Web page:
We Must Address the Foreign Exchange Issue Now

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Why are we Liberians so timid a people?  As far back as the early 1990s anyone entering Nigeria, Ghana or Sierra Leone with United States dollars or any other foreign currency had to surrender everything being changed to the local currency.  And anyone who received a transaction in a foreign currency automatically had to surrender the entire amount, whatever it was, in the local currency.

But we in Liberia seem to be blindly addicted to anything foreign, currencies included. So when it comes to making a  decision one way or the other, we cry, as though we are about to make a decision as painful as a mother giving birth.  For true?  Or is it simply   cowardice, or an unwillingness to swallow a bitter pill and get on with life?

Senior Reporter Edwin Fayia’s story published in yesterday’s business column was alarming indeed. The prices of everything, including locally produced foods as well as transportation, are  skyrocketing due to the rapid decline in the value of our own currency, the Liberian dollar.    

We know that the Central Bank Governor, along with others, contend that Liberia needs to be producing more goods to earn more foreign exchange.  True.  The cost of rubber is somewhat down right now, owing to instability in the global economy.  From over US$2,000 per ton a year or two ago, it is down to little over US$1,600.  Worse yet, only Firestone is buying farmers’ rubber right now. Neither Salala Rubber Company (SRC) nor Liberia Agriculture Company (LAC) is buying rubber from farmers as they used to do.  

We also understand that due to the same difficult global economic situation, the iron ore companies are having difficulty bringing money into the country.  

There are two other problems causing our foreign exchange woes.  A week ago someone sent us an article for publication alleging that one of the foreign companies to which government gave huge contracts for road construction   was busy shipping millions of United States dollars to Lebanon in suitcases and brief cases.  The writer found it extremely painful that the government would favor foreign companies over Liberians, but that these foreigners would show absolutely no appreciation to their benefactor, but would religiously ship the money they were paid out of the country.    He said he could not   understand how Liberians would continue to shoot themselves in the foot by allowing such a thing, when there was no other country in the world that would do this for Liberians.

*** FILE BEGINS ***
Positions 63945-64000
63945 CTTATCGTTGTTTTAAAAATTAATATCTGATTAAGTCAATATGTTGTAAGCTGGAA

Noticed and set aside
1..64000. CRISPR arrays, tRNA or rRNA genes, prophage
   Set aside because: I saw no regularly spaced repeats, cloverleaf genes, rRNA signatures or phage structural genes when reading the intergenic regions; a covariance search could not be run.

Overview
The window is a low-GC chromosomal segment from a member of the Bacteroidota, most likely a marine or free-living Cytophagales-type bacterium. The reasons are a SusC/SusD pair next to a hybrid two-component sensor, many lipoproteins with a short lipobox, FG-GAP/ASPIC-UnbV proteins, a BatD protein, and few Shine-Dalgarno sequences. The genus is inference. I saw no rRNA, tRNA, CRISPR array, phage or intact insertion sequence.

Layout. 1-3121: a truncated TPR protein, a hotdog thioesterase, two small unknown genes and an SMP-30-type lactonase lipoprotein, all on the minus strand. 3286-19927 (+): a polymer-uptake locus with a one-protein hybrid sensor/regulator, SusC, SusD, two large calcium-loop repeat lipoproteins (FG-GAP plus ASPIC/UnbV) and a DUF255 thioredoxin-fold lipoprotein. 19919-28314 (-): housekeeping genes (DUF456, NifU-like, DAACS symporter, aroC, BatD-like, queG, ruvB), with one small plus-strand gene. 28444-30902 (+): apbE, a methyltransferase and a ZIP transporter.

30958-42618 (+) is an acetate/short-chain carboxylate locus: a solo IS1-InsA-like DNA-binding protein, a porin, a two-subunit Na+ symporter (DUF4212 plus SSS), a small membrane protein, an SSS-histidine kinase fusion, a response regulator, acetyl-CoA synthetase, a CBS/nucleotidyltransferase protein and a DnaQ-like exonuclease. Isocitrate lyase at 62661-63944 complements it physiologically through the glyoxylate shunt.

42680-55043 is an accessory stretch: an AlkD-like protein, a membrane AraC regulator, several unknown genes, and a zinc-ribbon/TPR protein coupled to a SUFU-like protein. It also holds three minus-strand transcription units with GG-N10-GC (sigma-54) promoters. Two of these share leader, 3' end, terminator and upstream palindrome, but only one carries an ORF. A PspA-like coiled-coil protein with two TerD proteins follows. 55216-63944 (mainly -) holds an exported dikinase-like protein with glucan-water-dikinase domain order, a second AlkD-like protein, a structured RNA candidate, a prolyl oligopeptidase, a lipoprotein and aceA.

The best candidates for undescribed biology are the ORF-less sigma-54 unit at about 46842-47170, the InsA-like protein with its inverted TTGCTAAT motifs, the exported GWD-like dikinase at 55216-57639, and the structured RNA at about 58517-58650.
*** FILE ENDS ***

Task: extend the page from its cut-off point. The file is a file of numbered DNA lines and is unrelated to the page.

We could not publish that story because we were unsure of the facts.  But we honestly believe that the Central Bank of Liberia should investigate. Does the CBL know how much foreign exchange leaves the country daily and how?  We are told that many businesses no longer put their foreign exchange into the banks and that is one of the reasons for the shortage.  What has the CBL to say about this?

Perhaps the biggest cause of our foreign exchange woes is that we consume what we do not grow.  Take our staple, rice.  Hundreds of millions are spent annually on the importation of rice.  And we have consistently refused to produce the meat we love so much.  Before the coup and before the war we grew our own chickens and eggs, our own pork.  Today most of these are imported.  A leading poultry producer told the Daily Observer a year ago that she no longer produces eggs because she could not face the competition posed by foreign importers.  Does the Agriculture Ministry know about this?  What is the Ministry doing about it? What incentives are being developed and implemented to encourage Liberian agricultural production?

We have often lamented in this very column about the importation of vegetables from neighboring countries  with the identical soil type and rainfall as Liberia’s.  What are we doing to correct this?  Or are we surrendering to the status quo?

Well, so long as we continue to adopt a philosophy of surrender, so long will we continue to suffer, and have no ones to blame but ourselves. 

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